Great news for fans of Wee Oscar

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There aren’t many people in this corner of the world who won’t in the last year or so have read about Oscar Knox. Wee Oscar, as he’s become affectionately known, is just that. A wee boy, who was diagnosed with a serious, potentially fatal form of childhood cancer in 2011.

At the time, he was two and with the diagnosis of Neuroblastoma his parents quickly discovered that their son had a 30 per cent chance of survival. That’s a fairly harsh reality to be faced with.

My son turns two next month. He’s a ball of energy, with a personality developing every day. He’s amazing - but then I would say that.

When I first read about the Oscar Knox story and saw his beautiful little tired looking face, straight away I picked out a straight resemblance between him and my own wee man and since then, with every photo of the toddler that popped up on my Twitter feed, I took a sharp intake of breath.

Oscar’s parents mounted a mammoth publicity campaign to raise vital funds needed for their little boy to get treatment in America which wasn’t available here. I’m in complete awe of the energy they seemed to have when they must have been completely petrified of losing their wee man.

This week, Oscar was given the all clear from doctors. The story which captured the hearts of thousands in the North has had a happy ending. But it begs the question, what would have happened if these parents hadn’t been so determined.

Case after case on this side of the water has shown that when it comes to very specialised treatment, the only hope is a trip to the US - if you can raise the money.

That’s a big ‘if’ for the average person. The amounts needed are in the hundreds of thousands of pounds bracket and unaffordable for most of us.

But Stephen and Leona Knox started fighting in the only way they knew how. They started telling anyone who would listen about Oscar’s condition. They targeted every social network they could and asked people to donate money so that they could fund the kind of specialised treatment he needed.

Soon, the Wee Oscar acocunt on Twitter hit 30,000 followers and every journalist wanted a bite of the story.

The money was raised and Oscar travelled to America but due to heart problems he wasn’t able to avail of the immunotherapy that his family had hoped would save his life. He deteriorated rapidly and was eventually transferred back to Belfast by air ambulance. His parents were told to say their final goodbyes. In a blog during that time, his father Stephen writes:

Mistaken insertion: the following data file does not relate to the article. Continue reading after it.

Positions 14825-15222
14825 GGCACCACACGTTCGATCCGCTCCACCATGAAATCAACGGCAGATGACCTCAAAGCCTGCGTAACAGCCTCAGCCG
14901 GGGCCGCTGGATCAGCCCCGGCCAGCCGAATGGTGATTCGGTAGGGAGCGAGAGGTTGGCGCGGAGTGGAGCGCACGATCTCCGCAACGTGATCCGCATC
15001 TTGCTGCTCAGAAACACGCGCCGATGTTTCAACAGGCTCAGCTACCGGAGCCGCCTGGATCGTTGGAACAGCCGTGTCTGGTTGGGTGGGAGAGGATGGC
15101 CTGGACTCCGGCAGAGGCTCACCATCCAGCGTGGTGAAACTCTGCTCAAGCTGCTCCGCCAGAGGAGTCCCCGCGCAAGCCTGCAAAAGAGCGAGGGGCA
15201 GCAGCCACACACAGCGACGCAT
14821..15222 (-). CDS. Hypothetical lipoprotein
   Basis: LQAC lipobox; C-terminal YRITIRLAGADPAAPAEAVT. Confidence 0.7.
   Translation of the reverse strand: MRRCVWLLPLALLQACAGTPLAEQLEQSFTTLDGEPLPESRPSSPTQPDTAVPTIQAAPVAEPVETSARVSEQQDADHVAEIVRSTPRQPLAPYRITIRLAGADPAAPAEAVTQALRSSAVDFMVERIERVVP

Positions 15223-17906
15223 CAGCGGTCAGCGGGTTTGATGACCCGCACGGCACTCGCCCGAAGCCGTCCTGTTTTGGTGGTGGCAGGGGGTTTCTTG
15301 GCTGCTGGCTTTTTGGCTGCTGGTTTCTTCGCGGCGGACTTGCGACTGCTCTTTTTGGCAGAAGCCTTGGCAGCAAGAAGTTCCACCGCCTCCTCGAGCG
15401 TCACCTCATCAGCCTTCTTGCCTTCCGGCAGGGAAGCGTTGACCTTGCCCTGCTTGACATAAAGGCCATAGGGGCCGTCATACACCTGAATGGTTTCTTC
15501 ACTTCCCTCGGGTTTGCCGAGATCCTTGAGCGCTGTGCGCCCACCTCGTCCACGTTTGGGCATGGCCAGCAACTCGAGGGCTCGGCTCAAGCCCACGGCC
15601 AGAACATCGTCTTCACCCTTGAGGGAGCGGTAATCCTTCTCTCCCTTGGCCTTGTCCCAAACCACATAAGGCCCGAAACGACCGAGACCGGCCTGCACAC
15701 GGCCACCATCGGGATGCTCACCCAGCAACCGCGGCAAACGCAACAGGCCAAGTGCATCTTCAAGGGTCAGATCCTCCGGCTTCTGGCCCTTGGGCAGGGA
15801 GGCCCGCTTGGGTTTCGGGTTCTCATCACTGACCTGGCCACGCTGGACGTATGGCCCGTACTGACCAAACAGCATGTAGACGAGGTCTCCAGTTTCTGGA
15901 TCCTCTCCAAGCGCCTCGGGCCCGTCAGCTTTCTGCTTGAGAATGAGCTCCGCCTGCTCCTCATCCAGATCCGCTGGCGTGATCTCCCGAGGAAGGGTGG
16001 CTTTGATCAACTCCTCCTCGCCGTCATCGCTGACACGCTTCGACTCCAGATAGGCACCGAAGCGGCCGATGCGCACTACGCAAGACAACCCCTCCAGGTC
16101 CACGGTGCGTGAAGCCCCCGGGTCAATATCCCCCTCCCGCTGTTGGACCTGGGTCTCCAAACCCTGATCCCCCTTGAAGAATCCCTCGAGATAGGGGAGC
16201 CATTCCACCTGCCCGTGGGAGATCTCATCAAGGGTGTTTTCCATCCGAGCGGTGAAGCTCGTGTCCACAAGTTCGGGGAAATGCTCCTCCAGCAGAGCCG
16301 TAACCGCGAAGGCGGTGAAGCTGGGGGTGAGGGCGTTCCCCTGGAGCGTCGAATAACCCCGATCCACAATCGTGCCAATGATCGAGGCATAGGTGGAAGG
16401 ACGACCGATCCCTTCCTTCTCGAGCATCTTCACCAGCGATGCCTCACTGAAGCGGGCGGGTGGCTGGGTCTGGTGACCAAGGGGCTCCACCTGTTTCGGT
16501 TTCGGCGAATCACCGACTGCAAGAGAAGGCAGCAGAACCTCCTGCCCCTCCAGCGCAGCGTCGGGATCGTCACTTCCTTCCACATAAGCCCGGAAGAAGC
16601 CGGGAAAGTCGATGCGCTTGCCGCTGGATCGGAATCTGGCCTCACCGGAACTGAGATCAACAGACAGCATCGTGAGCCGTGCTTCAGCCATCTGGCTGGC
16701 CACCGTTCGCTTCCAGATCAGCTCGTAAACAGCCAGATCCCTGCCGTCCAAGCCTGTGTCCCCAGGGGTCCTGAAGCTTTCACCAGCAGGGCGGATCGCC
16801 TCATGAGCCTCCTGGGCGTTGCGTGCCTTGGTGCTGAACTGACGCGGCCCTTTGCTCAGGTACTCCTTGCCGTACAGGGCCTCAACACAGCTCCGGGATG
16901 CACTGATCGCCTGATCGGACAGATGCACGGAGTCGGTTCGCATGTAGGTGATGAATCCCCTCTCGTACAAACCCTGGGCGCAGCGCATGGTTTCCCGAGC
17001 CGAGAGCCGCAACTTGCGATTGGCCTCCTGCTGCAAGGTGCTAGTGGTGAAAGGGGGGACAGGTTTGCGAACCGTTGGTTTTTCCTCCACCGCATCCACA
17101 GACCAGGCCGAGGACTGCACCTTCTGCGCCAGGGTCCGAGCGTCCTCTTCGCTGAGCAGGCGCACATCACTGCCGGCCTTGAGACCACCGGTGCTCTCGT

“Last Wednesday night we were told to prepare for the worst, and we did. We made sure Izzie (Oscar’s younger sister) spent some time with Oscar, and we each said our private goodbyes. It would be distasteful to talk about it any further than that, but it was surreal, and heart wrenching, to say the least. We made those preparations over the weekend too, very bleak days. The doctors here wanted a discussion with us about ‘when is enough enough?’ - that was very traumatic. When IS enough enough? When do you give up on your child?”

When I read that at the time, and this week for this column, I wanted to cry.

There are parents who have been faced with that decision. There are parents who have had to let their children go which brings with it a pain that’s impossible to quantify in words.

Stephen and Leona Knox have been to hell and back, that as parents of healthy children, is as far as any of us are able to contemplate of their horrific situation. From a safe distance we all watch on, donate what we can and hug our children with all our might and even those without a God pray that we’ll be spared such pain.

But in the meantime, Wee Oscar and his parents have gotten the news they wished for for so long, and that, in a world of doom and gloom is just a massive ray of sunshine.